Holling Hoodhood tells readers about his house and family early on in the book, and readers are likely to find that Mr. Hoodhood is not a likable person. He is a bad father for a variety of reason; however, the main reason is probably that he cares more about himself and his own community image than he does the well-being of his wife and kids.
Holling tells readers how he lives in the "Perfect House." It should be noted that the nickname is being used ironically. The house is anything but perfect. The Hoodhood's house is centrally located in town so that Mr. Hoodhood can appear to be neutral and appeal to all audiences. The outside of the house is kept in immaculate condition because that is what everybody sees. The inside is also a tightly controlled environment, but there are hidden issues with the integrity of the house. The crumbling ceiling is one such example. Mr. Hoodhood will even try to have it repaired, and the repair eventually fails.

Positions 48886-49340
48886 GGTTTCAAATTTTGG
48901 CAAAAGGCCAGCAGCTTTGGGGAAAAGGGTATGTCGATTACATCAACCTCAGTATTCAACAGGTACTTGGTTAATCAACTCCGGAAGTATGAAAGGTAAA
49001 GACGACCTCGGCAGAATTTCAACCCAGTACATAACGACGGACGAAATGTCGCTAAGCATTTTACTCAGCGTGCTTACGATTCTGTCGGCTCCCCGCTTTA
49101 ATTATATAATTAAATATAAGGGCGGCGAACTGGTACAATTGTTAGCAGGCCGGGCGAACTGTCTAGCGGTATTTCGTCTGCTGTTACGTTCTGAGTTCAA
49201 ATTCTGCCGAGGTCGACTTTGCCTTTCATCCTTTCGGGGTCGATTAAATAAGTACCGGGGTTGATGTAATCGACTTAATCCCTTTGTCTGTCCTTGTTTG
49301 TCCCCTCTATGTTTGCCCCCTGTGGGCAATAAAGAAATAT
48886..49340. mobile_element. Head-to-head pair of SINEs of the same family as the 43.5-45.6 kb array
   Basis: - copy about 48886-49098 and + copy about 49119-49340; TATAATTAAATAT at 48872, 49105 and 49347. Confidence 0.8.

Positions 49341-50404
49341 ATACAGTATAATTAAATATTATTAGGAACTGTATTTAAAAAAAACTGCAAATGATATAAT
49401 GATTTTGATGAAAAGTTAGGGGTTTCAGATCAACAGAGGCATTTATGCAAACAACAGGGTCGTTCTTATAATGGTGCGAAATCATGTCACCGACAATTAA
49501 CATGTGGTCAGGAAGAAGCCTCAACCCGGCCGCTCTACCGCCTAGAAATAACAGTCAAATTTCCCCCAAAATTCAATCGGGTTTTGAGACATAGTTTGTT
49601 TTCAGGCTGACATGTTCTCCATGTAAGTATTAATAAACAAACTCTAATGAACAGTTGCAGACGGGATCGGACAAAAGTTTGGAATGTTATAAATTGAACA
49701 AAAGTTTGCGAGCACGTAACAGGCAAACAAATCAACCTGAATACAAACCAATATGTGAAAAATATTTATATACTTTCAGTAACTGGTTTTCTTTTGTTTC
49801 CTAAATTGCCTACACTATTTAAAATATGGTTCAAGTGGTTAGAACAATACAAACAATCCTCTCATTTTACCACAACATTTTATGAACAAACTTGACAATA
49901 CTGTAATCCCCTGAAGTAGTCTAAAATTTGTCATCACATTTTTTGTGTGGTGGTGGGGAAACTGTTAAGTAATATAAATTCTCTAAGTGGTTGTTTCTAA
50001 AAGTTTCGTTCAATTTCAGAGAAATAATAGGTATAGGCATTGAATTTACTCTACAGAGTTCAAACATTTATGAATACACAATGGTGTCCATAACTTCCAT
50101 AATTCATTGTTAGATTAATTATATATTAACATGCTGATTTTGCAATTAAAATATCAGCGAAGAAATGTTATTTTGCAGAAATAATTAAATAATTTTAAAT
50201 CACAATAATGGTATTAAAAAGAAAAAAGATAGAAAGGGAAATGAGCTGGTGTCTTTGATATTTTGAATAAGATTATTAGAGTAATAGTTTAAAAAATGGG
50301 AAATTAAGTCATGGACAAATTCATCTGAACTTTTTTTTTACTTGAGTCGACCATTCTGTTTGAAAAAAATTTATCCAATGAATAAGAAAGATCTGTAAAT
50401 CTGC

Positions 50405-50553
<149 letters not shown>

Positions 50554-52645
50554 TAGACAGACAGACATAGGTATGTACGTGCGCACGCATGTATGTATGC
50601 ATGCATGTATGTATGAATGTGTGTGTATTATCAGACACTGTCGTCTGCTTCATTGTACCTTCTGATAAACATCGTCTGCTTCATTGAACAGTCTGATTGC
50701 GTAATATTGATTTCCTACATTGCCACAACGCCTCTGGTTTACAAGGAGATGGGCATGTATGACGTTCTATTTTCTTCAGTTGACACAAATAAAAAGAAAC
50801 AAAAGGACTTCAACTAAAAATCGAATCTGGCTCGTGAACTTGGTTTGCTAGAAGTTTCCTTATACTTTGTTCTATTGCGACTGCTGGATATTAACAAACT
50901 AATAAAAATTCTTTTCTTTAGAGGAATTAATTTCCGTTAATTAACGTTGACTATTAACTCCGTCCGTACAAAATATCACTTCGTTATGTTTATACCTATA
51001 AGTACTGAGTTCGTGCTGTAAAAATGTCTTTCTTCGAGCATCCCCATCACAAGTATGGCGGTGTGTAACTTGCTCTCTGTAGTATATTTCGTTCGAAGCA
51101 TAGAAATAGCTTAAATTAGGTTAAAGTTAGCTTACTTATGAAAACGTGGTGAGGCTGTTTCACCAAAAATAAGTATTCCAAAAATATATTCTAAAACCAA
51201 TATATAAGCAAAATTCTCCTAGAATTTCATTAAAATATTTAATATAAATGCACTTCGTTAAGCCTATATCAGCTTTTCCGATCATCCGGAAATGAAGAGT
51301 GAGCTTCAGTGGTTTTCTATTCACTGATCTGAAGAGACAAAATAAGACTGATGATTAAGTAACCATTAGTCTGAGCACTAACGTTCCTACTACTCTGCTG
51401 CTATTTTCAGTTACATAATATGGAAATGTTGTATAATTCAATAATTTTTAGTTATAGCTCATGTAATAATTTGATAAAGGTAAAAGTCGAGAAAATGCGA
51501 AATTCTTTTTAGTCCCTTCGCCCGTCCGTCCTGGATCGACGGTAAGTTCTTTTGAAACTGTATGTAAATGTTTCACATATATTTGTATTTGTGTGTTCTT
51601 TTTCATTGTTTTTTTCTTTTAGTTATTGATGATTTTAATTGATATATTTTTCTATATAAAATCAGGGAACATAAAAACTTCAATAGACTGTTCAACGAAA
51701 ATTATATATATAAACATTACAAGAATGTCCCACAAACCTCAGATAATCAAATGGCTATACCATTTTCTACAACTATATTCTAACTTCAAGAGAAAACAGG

The house and the ceiling is an appropriate metaphor for the Hoodhood family as a whole. On the surface, the family looks like they have everything together. Mr. Hoodhood is a successful architect, with a wife, a son, and a daughter. They have the "perfect" family; however, that family is falling apart from the inside. Heather Hoodhood is becoming quite the rebel, and rather than engage with his daughter, Mr. Hoodhood either distances himself from her or threatens her. He won't even bring himself to rescue her when she finally reaches out for help. Mr. Hoodhood doesn't support Holling either and will frequently not show up to help Holling in various ways. Thankfully, Holling has Mrs. Baker, because his family life is a crumbling, dysfunctional mess, similar to the ceiling in the Perfect House.